Nina Patel who shared her experience of assault with South First said there is a very thin line between the real world and the virtual world in the space of the metaverse. The abuse and assault feel extremely real and the physiological impact is the same as the person would face in real life.

The abuse, and assault feels extremely real and the physiological impact is the same as the person would face in real life.
The abuse and assault feel extremely real and the physiological impact is the same as the person would face in real life.

Agreeing, Dr Preeti Galagali, adolescent counsellor at NIMHANS, said the environment feels real, and adolescents can become deeply immersed in it.

“Considering their emotional development and the fact that their judgment matures in their late twenties, they are highly susceptible to influence. Their perception of reality can become blurred, especially during intense emotional reactions. In stressful situations, their rational thinking is compromised, a phenomenon known as ‘hot cognition,” she explained

Dr Galgali said until about 15 years of age, the child’s decision-making capacity is not fully developed. When immersed in a lifelike situation, they may lose rational thinking.

For example, Metaverse worlds have ‘personal spaces’ to escape assaults, but it might be difficult for an adolescent to utilise this feature in a high-emotion state. In stressful situations, their rational thinking is hindered.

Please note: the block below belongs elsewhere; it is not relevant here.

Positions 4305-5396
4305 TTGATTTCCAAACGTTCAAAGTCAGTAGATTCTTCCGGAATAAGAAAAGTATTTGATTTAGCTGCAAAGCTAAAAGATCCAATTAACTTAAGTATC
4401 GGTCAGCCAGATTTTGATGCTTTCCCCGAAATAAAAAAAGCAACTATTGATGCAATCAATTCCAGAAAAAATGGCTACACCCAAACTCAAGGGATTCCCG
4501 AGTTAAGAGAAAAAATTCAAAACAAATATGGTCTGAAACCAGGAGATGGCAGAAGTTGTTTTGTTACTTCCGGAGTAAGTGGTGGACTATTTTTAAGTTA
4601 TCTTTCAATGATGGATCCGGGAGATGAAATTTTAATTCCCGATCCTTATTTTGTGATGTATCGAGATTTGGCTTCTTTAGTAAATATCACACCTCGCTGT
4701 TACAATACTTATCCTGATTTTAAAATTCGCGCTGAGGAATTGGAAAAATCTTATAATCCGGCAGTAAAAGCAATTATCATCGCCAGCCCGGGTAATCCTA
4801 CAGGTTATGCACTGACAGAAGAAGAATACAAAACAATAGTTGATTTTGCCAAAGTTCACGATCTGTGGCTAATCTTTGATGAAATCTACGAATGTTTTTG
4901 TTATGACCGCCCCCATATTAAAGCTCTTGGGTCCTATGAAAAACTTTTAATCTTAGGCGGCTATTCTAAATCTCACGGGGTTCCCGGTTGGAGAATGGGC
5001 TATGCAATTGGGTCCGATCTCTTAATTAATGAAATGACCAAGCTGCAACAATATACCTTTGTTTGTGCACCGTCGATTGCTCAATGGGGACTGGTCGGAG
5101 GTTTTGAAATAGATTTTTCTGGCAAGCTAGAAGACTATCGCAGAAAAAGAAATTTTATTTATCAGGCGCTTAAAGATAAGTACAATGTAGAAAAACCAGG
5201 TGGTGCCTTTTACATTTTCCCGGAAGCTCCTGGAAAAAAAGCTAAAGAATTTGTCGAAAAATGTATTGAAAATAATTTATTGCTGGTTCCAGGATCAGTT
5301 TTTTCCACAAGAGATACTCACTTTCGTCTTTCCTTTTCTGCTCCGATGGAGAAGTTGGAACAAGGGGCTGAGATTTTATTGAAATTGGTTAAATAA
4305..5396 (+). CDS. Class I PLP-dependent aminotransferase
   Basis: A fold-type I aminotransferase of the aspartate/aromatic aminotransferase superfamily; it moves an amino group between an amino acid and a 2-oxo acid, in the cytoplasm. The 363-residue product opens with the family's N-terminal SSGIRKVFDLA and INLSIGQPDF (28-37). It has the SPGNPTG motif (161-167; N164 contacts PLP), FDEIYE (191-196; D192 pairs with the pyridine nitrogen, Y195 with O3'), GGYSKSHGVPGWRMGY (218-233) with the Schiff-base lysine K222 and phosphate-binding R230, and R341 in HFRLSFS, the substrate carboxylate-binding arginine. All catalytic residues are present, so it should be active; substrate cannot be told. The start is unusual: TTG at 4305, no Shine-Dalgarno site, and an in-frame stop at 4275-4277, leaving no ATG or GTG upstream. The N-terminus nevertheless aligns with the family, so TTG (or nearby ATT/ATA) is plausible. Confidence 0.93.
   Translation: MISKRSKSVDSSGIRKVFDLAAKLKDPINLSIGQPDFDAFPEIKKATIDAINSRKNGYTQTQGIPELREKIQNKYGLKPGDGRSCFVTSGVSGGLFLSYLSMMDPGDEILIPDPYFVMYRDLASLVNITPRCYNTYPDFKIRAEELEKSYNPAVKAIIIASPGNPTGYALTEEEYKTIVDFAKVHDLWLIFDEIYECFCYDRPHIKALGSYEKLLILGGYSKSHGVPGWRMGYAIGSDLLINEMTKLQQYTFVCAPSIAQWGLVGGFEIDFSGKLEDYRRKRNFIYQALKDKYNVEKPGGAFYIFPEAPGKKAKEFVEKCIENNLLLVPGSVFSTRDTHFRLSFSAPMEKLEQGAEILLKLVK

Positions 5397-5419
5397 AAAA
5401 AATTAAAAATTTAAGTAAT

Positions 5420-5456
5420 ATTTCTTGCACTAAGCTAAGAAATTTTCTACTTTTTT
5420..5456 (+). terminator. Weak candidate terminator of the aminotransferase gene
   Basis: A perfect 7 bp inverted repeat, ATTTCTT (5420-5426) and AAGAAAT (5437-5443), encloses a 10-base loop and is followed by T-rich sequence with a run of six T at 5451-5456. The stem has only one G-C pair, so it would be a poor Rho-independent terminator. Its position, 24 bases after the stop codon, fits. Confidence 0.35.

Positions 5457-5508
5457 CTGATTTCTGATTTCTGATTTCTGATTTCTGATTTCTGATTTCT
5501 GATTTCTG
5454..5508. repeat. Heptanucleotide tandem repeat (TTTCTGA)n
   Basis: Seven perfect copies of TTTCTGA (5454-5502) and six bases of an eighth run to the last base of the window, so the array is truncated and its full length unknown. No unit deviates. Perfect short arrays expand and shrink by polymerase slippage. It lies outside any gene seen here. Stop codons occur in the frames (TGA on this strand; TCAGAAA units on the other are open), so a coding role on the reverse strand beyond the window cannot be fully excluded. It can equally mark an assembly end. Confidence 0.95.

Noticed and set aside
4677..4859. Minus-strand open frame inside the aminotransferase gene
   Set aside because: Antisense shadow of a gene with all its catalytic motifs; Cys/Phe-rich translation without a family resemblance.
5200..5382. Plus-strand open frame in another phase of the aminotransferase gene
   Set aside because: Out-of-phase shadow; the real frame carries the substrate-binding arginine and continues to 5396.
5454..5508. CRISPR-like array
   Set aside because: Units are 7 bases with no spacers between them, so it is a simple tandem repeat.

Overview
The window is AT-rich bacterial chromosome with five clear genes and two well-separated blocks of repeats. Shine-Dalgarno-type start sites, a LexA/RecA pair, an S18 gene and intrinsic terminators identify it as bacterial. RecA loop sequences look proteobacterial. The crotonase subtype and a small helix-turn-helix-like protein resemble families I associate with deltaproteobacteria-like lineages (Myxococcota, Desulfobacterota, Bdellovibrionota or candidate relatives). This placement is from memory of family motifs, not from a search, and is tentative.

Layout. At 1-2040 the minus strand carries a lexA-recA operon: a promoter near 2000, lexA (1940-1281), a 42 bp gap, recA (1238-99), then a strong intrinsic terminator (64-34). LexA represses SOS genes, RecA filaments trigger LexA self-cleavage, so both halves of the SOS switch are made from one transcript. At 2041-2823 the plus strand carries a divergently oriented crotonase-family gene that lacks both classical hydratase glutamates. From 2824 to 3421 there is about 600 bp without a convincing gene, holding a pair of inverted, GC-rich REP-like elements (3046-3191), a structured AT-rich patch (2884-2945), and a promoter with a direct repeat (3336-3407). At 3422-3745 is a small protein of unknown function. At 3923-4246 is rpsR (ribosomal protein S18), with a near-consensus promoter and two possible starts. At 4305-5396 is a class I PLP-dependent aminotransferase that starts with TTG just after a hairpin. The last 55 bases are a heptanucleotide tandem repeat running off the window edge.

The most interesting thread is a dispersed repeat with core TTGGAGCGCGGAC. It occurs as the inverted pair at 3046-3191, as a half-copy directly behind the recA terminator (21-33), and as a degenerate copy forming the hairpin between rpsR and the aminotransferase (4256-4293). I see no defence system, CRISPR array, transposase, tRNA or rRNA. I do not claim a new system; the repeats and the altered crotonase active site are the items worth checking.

Second, witnessing or participating in virtual crimes like gang rape can potentially influence real-world behaviour.

The third point is the trauma caused by the virtual world’s ‘realism’. Mental assault in these environments can be as damaging as physical abuse in the real world, potentially leading to conditions like post-traumatic stress disorder.

Unfortunately, the burden of proof often falls on the victim in these cases, Dr Galagali said.

“Children might be afraid to report such incidents, especially if they had accessed the platform without parental knowledge. There have been instances where adult women have been assaulted in virtual environments, but often not taken seriously,” she added.

Children are particularly vulnerable due to their developing brains, necessitating protective measures.

She confirmed that under Indian law, the POCSO fortunately covers non-contact sexual abuse, which would include virtual assaults. However, identifying and prosecuting the perpetrator in a virtual environment poses a challenge. Internationally, efforts are being made to address these issues.